20. Ken and Cipher,

    I completely agree with you guys. I just think it is wise to be careful when arguing from the brain state argument. A secularist or religious liberal can easily find himself arguing against the idea that life is meaningful! That's a bad position to be in....


    Totally. Whether the supernatural exists or not is unknowable. However if something exists beyond our ability to understand or completely perceive, it doesn't necessarily follow that it is supernatural.


    I agree, the argument is not about the validity of the experience, it's about the interpretation. I can have a mystical experience and make many epistemically responsible claims based on it (life is meaningful, there is something beyond what I can fully grasp, etc.) , but specific historical and scientific claims (Jesus physically rose from the dead, etc.) are not among them!

  21. Ken,

    How do you explain your own conversion, which had an impact on you that lasted 20 some years? Do you think we can reproduce on a young 18 year old today, using only science?

  22. Makes sense that the less unique an experience is the less explanatory power there is for a single cause, especially if that is a supernatural one. So just like it seems the best defeater for Christian religious experience are other non-Christian religious experiences, adding on these reproducible chemical causes takes them out of the supernatural realm. Also agree with Ken that you can't ever prove the non-involvement of the supernatural, especially to a believer.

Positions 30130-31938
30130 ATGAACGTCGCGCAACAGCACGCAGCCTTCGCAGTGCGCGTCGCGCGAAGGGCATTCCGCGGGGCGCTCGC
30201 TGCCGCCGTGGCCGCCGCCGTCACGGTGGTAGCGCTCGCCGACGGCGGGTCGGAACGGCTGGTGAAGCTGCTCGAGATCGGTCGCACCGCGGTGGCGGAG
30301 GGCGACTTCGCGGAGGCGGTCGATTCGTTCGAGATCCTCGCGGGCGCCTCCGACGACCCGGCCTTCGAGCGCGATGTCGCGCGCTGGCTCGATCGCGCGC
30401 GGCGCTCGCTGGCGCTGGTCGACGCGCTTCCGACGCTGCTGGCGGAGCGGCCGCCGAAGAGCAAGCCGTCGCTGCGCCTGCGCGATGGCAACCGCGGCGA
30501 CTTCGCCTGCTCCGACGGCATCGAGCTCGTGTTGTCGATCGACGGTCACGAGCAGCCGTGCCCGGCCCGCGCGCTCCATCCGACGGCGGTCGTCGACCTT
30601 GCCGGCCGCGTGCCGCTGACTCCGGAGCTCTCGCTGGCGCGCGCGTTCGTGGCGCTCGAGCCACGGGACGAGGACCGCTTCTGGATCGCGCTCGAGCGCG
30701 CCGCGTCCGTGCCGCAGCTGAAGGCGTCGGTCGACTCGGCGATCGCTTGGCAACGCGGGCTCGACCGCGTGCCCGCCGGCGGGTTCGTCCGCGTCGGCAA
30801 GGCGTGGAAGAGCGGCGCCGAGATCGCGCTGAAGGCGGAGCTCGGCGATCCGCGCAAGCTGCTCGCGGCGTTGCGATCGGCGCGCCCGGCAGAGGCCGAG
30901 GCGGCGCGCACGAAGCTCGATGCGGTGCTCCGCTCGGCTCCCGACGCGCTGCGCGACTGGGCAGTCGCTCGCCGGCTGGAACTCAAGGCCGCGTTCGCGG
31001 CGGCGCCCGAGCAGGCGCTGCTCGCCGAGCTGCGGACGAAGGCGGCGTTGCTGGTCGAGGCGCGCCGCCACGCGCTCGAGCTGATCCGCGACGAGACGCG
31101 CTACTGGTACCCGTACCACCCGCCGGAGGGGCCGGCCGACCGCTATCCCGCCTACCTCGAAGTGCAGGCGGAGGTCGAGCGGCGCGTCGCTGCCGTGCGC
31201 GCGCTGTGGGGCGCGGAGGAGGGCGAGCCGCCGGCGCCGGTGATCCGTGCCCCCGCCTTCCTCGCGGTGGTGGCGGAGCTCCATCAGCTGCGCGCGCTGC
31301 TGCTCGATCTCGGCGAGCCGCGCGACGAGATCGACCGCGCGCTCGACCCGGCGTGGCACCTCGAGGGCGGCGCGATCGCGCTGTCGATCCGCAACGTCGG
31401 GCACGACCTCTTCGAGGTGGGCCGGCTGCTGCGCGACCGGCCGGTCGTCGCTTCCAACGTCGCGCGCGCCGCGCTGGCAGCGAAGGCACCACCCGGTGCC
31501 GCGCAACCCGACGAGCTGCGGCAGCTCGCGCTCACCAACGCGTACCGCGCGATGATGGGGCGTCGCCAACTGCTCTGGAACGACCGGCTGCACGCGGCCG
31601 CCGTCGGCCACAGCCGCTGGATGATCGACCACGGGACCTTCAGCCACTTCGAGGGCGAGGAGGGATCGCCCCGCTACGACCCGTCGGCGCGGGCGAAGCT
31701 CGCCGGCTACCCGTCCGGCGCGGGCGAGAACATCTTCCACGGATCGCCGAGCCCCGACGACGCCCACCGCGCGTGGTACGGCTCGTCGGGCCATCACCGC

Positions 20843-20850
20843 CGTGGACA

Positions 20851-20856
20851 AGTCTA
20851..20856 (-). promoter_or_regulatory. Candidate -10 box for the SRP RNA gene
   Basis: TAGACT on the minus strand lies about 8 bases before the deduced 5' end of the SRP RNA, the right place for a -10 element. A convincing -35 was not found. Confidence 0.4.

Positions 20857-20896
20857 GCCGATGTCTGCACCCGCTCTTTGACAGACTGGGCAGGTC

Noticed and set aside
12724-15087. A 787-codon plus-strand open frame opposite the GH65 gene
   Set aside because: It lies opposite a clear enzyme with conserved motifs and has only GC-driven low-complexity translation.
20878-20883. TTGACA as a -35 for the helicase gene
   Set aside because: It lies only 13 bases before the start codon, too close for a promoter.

Some info on The God Helmet (Persinger's work on induced religious state manipulation.

    This popular but wonderful TED talk of a neuroscientist having a stroke is relevant, especially to what happens when the parietal lobe is suppressed or stops working in this case: TED: Stroke of insight

    Dinesh D'souza frequently argues for the existance of god from NDEs and has a book on the topic. The book 90 minutes in Heaven is a semi-famous NDE story in the southern Baptist circles I ran in.

  23. John,

    thanks for the question. I didn't have a mystical experience. I didn't feel like I had left my body or was experiencing being merged into some transcendent reality or anything unusual at all. I did feel an emotional release, like a burden had been lifted and that my life was now taking on a meaningful purpose. So, no I don't think anything like that could be reproduced by electrodes or drugs. However, I do believe people have undergone life changing conversions to other religions besides evangelicalism. For example, Glen Beck used to be an alcoholic and his conversion to Mormonism changed his life dramatically. Some young hoodlums go to prison and get converted to the Black Muslim movement and their lives change drastically. So conversion and life change is not a proof for Christianity.

  24. For example, Glen Beck used to be an alcoholic and his conversion to Mormonism changed his life dramatically.

    That explains a great deal.

  25. I don't buy it. You're delusional. The same theory can be said of your belief--yes, your own faith (the religion of self promotion). You have rationalized yourself into what you believe without actually knowing--You have faith in you. But where does this lead? The preservation of life leads all sane persons think about the afterlife. What if you're wrong.

    1. Hey Cap! You don't have to buy it! After all, it was their experience. You cannot tell them what they saw or did not experience. Co Conversely, You are also entitled to your opinion and, what if your agnostic/atheistic position is wrong? James